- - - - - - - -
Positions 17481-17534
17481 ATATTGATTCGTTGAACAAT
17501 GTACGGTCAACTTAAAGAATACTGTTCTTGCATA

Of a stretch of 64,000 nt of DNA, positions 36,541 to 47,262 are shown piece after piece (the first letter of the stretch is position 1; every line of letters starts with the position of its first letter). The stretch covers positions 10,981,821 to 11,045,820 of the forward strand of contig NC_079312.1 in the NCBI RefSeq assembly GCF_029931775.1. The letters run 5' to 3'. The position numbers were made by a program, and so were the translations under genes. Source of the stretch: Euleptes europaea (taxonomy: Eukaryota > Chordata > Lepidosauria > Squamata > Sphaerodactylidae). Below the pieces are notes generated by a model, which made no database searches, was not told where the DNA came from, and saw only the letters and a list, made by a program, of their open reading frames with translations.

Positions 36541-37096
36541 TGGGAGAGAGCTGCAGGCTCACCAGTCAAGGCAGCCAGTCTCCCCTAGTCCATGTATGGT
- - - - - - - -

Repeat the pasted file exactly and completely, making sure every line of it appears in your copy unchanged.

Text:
Positions 17481-17534
17481 ATATTGATTCGTTGAACAAT
17501 GTACGGTCAACTTAAAGAATACTGTTCTTGCATA

Of a stretch of 64,000 nt of DNA, positions 36,541 to 47,262 are shown piece after piece (the first letter of the stretch is position 1; every line of letters starts with the position of its first letter). The stretch covers positions 10,981,821 to 11,045,820 of the forward strand of contig NC_079312.1 in the NCBI RefSeq assembly GCF_029931775.1. The letters run 5' to 3'. The position numbers were made by a program, and so were the translations under genes. Source of the stretch: Euleptes europaea (taxonomy: Eukaryota > Chordata > Lepidosauria > Squamata > Sphaerodactylidae). Below the pieces are notes generated by a model, which made no database searches, was not told where the DNA came from, and saw only the letters and a list, made by a program, of their open reading frames with translations.

Positions 36541-37096
36541 TGGGAGAGAGCTGCAGGCTCACCAGTCAAGGCAGCCAGTCTCCCCTAGTCCATGTATGGT